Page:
POSTED 28 JANUARY, 2018
reproduced from Salvation on the Line, Volume II
“My brethren, do not hold your faith in our glorious Lord Yeshua the Messiah with an attitude of personal favoritism.”
In his epistle, James the Just emphasizes the fact that born again Believers are to have faith in Yeshua the Messiah, demonstrating proper actions and attitudes, particularly in their treatment of the poor (James 2:2-7). He admonishes, “My brothers and sisters, do not hold the faith of our glorious Lord Yeshua the Messiah while showing favoritism” (James 2:1, TLV). Apparently, for a sector of James’ audience, showing “snobbery” (Phillips New Testament) was an extreme problem, and it was disruptive for others trying to enter in. The CJB/CJSB offers the unique rendering for James 2:1, “My brothers, practice the faith of our Lord Yeshua, the glorious Messiah, without showing favoritism.”
The object of faith and trust is tou Kuriou hēmōn Iēsou Christou tēs doxēs, “our glorious Lord Yeshua the Messiah.” Associating Yeshua with the description of doxa, the Greek Septuagint equivalent of the Hebrew kavod, is Christologically important. Kavod appears in some critical Torah passages describing the Divine presence of God:
“The glory of the LORD [kevod-ADONAI] rested on Mount Sinai, and the cloud covered it for six days; and on the seventh day He called to Moses from the midst of the cloud” (Exodus 24:16).
“Then Moses said, ‘I pray You, show me Your glory [kevodekha]!’” (Exodus 33:18).
“Then the cloud covered the tent of meeting, and the glory of the LORD [kevod ADONAI] filled the tabernacle” (Exodus 40:34).
The term kavod literally means “heavy,” and it has a wide variety of connotations. The most significant of these predominantly regards the presence of God manifested in the Tabernacle in the wilderness. TWOT describes the significance of the word kavod:
“The bulk of occurrences where God’s glory is a visible manifestation have to do with the tabernacle (Ex 16:10; 40:34; etc.) and with the temple in Ezekiel’s vision of the exile and restoration (9:3; etc.). These manifestations are directly related to God’s self-disclosure and his intent to dwell with men, to have his reality and his splendor known to them. But this is only possible when they take account of the stunning quality of his holiness and set out in faith and obedience to let that character be manifested in them (Num 14:10; Isa 6:3; Ezr 10, 11).”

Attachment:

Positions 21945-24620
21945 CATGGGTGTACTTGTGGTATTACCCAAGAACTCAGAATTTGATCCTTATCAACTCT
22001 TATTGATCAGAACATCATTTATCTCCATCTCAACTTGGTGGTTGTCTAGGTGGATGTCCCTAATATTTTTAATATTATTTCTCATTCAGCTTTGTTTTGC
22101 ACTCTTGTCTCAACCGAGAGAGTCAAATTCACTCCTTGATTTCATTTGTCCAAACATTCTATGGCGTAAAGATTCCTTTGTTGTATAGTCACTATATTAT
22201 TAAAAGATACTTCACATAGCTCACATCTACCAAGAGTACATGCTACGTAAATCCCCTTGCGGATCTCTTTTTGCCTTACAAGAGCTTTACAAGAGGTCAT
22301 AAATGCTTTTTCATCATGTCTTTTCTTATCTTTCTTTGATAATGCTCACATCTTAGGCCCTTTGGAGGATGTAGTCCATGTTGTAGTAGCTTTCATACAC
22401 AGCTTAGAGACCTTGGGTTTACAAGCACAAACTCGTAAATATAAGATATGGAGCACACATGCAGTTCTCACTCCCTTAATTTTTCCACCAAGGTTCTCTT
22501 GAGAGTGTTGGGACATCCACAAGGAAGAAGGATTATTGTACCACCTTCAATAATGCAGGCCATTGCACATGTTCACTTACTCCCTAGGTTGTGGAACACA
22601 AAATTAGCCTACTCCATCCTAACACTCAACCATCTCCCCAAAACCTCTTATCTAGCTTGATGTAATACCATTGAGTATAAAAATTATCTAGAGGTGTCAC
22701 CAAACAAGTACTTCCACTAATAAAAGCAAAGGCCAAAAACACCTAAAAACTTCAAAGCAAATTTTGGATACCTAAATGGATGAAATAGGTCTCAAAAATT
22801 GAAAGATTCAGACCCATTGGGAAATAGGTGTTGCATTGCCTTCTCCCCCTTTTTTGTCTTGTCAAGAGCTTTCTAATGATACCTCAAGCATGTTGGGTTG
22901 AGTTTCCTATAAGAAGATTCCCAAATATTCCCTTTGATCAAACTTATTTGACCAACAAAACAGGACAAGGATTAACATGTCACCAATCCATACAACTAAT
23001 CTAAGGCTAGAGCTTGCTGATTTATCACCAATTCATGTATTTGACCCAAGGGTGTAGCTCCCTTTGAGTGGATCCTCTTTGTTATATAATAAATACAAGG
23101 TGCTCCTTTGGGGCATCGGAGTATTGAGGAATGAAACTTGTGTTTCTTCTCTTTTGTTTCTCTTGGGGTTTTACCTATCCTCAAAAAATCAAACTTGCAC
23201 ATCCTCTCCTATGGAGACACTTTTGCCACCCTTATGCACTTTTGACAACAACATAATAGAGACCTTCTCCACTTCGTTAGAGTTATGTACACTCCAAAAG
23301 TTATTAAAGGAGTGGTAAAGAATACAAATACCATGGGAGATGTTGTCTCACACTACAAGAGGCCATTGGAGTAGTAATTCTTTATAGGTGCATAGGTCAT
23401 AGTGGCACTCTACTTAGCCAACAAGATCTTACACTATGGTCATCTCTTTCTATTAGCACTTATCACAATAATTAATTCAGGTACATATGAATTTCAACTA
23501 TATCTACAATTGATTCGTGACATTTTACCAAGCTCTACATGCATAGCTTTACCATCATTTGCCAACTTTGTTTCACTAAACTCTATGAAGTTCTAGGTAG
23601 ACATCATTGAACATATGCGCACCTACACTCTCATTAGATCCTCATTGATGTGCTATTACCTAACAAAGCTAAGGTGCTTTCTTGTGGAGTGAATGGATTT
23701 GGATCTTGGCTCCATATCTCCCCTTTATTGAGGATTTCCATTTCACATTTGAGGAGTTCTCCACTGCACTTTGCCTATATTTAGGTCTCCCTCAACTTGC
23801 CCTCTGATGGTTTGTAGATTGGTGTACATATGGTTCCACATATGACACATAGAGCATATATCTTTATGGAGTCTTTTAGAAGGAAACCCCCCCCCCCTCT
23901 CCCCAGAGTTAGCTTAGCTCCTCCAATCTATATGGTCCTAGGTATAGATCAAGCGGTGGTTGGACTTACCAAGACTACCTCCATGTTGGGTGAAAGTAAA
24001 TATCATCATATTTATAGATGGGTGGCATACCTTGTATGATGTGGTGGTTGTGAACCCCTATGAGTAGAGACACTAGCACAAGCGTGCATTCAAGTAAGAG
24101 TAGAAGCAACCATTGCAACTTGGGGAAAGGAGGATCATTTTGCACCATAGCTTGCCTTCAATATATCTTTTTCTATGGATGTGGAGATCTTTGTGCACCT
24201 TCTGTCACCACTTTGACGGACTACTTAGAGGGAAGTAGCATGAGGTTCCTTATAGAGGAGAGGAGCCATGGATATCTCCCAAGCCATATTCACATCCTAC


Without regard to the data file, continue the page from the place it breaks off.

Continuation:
When James uses the Greek term doxa, doxa carries with it the same understanding of kavod. While doxa is a title of honor to be sure, much more than just appropriate honor and reverence to be issued toward Yeshua was intended. McCartney’s brief estimation is, “In calling Jesus ‘glorious Lord,’ James effectively ascribes the divine attributes and importance to Christ.” Peter Davids offers a much fuller thought on the title doxa ascribed to Yeshua, detailing how “this is not simply to say that ‘our Lord’ is most honorable or exalted, for to one who knew the LXX the term would immediately recall the OT use of [doxa] to translate the Hebrew kāḇôḏ, characteristically meaning, ‘the luminous manifestation of God’s person’ particularly in bringing salvation to Israel (Ex. 14:17-18; Psa. 96:3; Isa. 60:1-2; Ezk. 39:21-22; Zc. 2:5-11…). Thus it is a term of exaltation, revelation, and eschatological salvation.” James 2:1 is not the only place where doxa is applied to Yeshua the Messiah (cf. Titus 2:13).
 John N. Oswalt, “kaveid,” in R. Laird Harris, Gleason L. Archer, Jr., and Bruce K. Waltke, eds., Theological Wordbook of the Old Testament, 2 vols. (Chicago: Moody Press, 1980), 1:427.
 McCartney, 137.
 Peter Davids, New International Greek Testament Commentary: The Epistle of James (Grand Rapids: Eerdmans, 1982), 107.